Emotional moment Gloucester Rugby star Ed Slater completes 350-mile charity ride after MND diagnosis

  • Watch moment Ed Slater arrives back at Kingsholm Stadium

Gloucester Rugby star Ed Slater and his teammates have completed a 350-mile charity bike ride following his diagnosis with motor neurone disease (MND).

The group set off on Monday morning and pedalled up to Leicester before returning to the Kingsholm Stadium in Gloucester, where they were welcomed by crowds of cheering supporters.

Ed, who is 34 years old, was diagnosed with MND last month.

His gruelling cycling challenge has already raised more than £167k to help him and his family.

At the finish line, he said: "I'm going to go through a range of emotions, I'll get emotional now talking about it.

"There will be a lot of sadness because of the disease, what it means for me and my family.

"But also just so proud that people have turned out in the numbers they have, and to feel that kind of love is important when you have got the disease that I do, to know that people are behind you. "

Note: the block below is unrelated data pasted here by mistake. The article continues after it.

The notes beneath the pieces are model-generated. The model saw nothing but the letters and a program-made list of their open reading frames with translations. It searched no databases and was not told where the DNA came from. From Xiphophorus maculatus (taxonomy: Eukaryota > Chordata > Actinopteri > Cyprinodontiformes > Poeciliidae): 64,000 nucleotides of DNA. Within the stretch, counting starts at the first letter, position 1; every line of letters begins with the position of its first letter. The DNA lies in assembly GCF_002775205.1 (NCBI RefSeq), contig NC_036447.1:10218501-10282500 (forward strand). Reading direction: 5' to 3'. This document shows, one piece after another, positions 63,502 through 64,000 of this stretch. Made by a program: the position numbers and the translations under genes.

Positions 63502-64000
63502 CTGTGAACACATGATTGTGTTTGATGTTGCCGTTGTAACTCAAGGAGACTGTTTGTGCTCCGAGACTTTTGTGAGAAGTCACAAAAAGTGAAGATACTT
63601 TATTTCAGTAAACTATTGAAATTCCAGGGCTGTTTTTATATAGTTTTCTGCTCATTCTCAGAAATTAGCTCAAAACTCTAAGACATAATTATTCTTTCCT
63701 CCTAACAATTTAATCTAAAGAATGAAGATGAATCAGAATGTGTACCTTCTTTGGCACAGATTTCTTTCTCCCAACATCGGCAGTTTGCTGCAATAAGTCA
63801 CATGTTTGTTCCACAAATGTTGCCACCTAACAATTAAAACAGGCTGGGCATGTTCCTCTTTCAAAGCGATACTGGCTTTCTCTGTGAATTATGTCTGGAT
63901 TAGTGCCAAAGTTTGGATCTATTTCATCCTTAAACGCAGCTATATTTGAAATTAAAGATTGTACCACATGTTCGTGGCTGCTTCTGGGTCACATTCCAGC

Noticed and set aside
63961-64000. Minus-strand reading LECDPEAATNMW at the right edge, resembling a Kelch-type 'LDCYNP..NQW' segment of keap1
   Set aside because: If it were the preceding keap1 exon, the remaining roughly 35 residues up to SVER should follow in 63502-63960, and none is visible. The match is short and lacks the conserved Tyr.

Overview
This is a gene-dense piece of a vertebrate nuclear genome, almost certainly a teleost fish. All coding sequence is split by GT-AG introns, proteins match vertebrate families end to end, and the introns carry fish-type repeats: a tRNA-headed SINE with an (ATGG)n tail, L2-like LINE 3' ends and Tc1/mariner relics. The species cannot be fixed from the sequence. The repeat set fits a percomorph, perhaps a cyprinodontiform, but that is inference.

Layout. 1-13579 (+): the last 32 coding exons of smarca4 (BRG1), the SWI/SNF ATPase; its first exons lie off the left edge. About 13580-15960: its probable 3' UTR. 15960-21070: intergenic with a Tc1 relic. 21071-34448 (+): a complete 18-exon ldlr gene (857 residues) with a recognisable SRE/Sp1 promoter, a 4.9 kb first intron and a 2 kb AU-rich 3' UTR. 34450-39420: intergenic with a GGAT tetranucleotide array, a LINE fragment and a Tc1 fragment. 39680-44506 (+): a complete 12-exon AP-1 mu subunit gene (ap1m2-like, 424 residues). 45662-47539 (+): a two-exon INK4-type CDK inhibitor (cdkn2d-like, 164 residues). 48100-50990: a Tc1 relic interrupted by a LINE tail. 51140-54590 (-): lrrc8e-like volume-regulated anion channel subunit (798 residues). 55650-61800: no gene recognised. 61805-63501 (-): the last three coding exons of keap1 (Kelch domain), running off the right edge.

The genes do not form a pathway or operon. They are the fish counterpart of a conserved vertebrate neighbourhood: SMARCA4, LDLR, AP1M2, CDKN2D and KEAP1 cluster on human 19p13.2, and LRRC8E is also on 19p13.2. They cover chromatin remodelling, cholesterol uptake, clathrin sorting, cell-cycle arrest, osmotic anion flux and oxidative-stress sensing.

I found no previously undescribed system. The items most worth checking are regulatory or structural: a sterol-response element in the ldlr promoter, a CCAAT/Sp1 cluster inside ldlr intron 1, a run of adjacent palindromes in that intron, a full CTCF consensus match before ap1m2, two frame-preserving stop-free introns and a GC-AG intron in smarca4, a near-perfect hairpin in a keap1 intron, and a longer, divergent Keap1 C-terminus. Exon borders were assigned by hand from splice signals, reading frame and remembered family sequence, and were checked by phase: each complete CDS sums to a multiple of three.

Ed Slater and his teammates set off on Monday morning Credit: ITV News West Country

The former rugby player said the amount of support people have shown him since his diagnosis has been 'mind-blowing'.

He told the crowds: "I don't know where to start, it's been a tough three days but I couldn't pick a group of guys better to travel with me.

"It's really emotional to feel all your support, I'm just a normal bloke from Milton Keynes who's okay at rugby - and the way you have supported me after this diagnosis is huge. I never would have expected it, so I just have to thank you from me and my family."

The lock - who has represented England - announced last month he was retiring from the sport after doctors discovered the degenerative condition following months of tests.

MND is a degenerative disease which affects the nerves in the brain and spinal cord. There is no cure. It can lead to patients being unable to speak and walk. The NHS says the disease is rare and it mainly affects people in their 60s and 70s.